|Endangered List: Back To Main Page|
|City/County/Congressional District: , Prairie County (District 1 )|
|Location Class: • Commercial|
|Year Built: • 1913|
|Historic Designation: • Historic District|
Constructed in 1913, the two-story Robinson Building anchors the last intact commercial block in the White River town of DeValls Bluff. The building housed the Robinson Mercantile on the first floor and a Masonic Lodge on the second floor. The building’s namesake, E. B. Robinson, opened the Robinson Mercantile here in 1924. In 1929, Mr. Robinson was in poor health and turned all of his business affairs over to his wife, Hester Buck Robinson. Hester Robinson was an astute businesswoman, who not only operated the store, but acquired large amounts of farmland in her own name in Prairie, Monroe, St. Francis, and Woodruff counties. She served on the board of directors at several local banks, was vice-president of the DeValls Bluff School Board, and vice-president of the Biscoe Gin Company. At the time of her death in 1963, she was one of the largest landowners in Prairie County with more than 15,000 acres and an estate worth $1.2 million.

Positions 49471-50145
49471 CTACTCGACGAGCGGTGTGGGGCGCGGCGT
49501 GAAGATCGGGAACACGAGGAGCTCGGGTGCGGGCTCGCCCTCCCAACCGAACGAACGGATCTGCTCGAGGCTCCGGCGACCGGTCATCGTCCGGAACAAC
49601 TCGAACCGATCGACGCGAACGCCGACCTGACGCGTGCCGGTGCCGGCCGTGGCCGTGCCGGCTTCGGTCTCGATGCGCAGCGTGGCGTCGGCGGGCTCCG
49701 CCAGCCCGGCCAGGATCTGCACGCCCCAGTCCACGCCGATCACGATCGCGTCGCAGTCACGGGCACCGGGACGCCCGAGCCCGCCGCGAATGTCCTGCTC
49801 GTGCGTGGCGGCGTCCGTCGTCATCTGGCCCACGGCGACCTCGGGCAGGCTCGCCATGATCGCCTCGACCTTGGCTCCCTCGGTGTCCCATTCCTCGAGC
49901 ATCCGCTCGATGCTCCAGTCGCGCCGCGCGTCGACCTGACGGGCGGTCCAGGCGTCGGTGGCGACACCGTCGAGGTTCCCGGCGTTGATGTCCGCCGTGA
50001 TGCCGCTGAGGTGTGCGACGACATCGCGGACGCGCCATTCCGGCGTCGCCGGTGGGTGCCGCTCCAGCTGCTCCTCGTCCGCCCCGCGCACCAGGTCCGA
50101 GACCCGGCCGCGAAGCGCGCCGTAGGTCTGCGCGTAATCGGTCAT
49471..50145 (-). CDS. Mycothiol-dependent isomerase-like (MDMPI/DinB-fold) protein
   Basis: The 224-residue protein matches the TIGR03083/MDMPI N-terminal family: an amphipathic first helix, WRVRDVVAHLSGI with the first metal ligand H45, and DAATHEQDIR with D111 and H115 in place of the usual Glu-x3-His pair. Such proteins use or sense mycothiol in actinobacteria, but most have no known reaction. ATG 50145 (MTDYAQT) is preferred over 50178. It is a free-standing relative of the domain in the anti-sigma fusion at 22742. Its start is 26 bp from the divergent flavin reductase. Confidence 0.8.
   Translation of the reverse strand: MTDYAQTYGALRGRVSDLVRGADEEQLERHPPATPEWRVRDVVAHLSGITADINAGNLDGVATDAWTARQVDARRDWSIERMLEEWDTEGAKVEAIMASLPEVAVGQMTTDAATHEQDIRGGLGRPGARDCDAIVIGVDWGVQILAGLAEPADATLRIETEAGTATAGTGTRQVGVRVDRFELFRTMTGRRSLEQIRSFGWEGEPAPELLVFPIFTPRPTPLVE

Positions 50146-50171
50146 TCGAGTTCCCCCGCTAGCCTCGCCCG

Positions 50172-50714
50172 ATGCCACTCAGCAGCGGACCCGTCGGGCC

Fast forward to 2020. The Robinson Building had long been vacant and deteriorating. Exterior bricks were starting to fall, and the building was at risk of demolition. The nonprofit Studio DRIFT, which stands for Developing Rural Infrastructure for Tomorrow, purchased the Robinson Building and two adjacent buildings. Studio DRIFT removed the Robinson Building’s severely damaged roof and interior elements, salvaging materials for use in the building’s rehabilitation where appropriate. The brick was repointed and the exterior walls stabilized, but the building remains a shell. Additional resources are needed to reconstruct the building’s roof and interior for use as a multipurpose space that benefits the community. Studio DRIFT’s long-range plan is to rehabilitate the entire block, creating a focal point and tourist attraction that can serve a practical need for people looking to ride bike or water trails, explore local cuisine, culture, and history, and then ultimately become an economic catalyst for the whole region and spark future businesses and preservation efforts.
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